The average reading score among fourth-graders was unchanged since 2009 while the average score for eighth-graders climbed by one point. Since 1992, both age groups have scored increases of about five points.
In addition to Hawaii, Maryland was highlighted for improving reading scores for both grades.
Youngsters who read for fun more frequently scored higher, the report said, while eighth-grade students taking Algebra I were also able to boost their scores.
Asian students posted higher scores in both reading and math than other racial and ethnic groups, the report said.
President Barack Obama has said that young Americans are falling behind their overseas peers in reading, math and science.
Countries that out-educate the United States will eventually out-compete the U.S. work force, he said in a September radio address.
The results come as states are clamoring for waivers to No Child Left Behind, the 2002 law that was heralded as a way to primarily help low-income and minority children.
Obama in September said that since Congress had failed to rewrite the law, he was allowing states that meet certain requirements to get around it. Forty states have said they intend to seek waivers, according to the Education Department. Meanwhile, there has been some progress in both the House and Senate in rewriting the law, although it's unclear whether Congress will act this year.
More state control, better results?
Bruce Fuller, a professor of education and public policy at the University of California, Berkeley, said the tests indicate students showed more growth in reading during the 1990s when states had more control over school accountability efforts, and that is likely to stoke the debate over whether states should again have more control.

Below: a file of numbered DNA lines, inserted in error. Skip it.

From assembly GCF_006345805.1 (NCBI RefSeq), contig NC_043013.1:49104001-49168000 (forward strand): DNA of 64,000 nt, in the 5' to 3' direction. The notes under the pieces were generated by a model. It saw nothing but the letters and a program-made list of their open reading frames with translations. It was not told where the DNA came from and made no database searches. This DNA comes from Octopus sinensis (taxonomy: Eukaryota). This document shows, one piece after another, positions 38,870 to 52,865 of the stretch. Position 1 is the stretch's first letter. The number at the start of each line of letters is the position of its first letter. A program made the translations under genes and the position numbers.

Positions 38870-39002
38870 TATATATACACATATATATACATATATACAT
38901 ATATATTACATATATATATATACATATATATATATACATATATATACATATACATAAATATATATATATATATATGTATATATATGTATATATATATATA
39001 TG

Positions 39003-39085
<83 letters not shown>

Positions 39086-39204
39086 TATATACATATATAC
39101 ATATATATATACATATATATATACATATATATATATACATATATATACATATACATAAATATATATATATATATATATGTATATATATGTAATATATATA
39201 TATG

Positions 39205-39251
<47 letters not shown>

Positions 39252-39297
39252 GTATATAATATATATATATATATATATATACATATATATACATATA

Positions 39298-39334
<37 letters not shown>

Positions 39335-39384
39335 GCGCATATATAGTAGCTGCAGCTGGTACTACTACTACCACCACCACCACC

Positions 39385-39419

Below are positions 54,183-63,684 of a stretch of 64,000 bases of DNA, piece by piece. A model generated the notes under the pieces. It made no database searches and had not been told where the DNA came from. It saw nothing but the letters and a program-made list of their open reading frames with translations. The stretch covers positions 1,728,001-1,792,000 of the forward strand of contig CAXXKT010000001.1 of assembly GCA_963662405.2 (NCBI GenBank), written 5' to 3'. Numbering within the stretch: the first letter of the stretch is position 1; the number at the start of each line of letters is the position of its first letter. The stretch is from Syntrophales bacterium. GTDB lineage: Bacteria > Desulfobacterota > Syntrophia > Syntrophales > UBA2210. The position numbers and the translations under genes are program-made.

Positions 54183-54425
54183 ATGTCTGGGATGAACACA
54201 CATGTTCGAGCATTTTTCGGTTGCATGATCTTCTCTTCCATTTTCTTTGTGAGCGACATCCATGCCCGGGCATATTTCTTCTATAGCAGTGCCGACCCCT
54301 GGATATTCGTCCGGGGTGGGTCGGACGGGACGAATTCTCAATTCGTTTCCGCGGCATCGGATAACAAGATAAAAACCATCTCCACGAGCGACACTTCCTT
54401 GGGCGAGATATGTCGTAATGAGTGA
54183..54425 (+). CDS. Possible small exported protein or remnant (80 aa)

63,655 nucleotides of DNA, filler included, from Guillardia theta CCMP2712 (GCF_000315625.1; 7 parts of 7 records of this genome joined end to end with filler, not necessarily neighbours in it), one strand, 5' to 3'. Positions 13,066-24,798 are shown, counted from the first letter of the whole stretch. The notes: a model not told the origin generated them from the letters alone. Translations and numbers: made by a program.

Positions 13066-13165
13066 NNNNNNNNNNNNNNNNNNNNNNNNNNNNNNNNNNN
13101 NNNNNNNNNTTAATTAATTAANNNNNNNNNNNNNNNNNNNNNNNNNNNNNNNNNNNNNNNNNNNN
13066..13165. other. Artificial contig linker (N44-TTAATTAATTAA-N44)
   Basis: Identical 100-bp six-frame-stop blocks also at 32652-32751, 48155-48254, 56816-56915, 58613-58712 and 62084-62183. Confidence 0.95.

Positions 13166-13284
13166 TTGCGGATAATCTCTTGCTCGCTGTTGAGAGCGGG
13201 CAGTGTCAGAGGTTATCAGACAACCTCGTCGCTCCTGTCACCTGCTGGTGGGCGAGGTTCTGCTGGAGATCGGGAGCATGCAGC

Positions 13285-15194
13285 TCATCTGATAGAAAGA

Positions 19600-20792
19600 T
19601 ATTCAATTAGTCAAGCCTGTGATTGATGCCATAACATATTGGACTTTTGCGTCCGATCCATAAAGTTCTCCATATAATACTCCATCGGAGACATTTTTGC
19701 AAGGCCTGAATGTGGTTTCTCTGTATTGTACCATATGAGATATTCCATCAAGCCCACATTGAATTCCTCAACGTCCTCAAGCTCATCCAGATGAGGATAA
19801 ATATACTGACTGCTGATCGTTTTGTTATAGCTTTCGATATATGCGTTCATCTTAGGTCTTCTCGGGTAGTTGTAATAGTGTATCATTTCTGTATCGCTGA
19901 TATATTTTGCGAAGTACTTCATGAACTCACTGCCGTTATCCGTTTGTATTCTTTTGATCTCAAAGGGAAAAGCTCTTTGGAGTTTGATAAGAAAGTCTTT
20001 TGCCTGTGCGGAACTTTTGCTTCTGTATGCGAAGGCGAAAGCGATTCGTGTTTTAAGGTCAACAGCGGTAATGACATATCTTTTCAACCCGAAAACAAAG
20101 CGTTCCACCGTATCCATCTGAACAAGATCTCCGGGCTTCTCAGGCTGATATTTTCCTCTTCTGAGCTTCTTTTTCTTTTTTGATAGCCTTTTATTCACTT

Tom Loveless, an education expert and senior policy analyst at the Brookings Institution, said any gains from 2009 to 2011 were minuscule and wouldn't even be noticed "in the real world." He said what counts is long-term growth. "Students have had a lot harder time making the gains in reading than they have in math," Loveless said.
There was no clear reason why.
Driscoll noted that when the board set achievement levels around 1990, the percentage of students at or above proficient was far higher in reading than math — the opposite of today.
Some speculate it's simply because reading isn't as much of a pastime with students as it was years ago.
Fuller said another theory is that reading is much more dependent on the richness of English being used at home, while math has more of a level playing field that's almost like a foreign language to all students when they learn it.
Michelle Rhee, the former chancellor of the schools in the city of Washington who now leads the education advocacy group StudentsFirst, said teachers have told her that the concepts that need to be taught in math are easier to define.
'I've heard teachers say it's easier to do that in math, and easier to sort of define here are the specific skills that the kids need help on ... and go back and reteach those things," Rhee said.
The math assessment was given this year to 209,000 fourth-graders and 175,200 eighth-graders. The reading test was given to 213,100 fourth-graders and 168,200 eighth-graders.
The Associated Press and Reuters contributed to this report.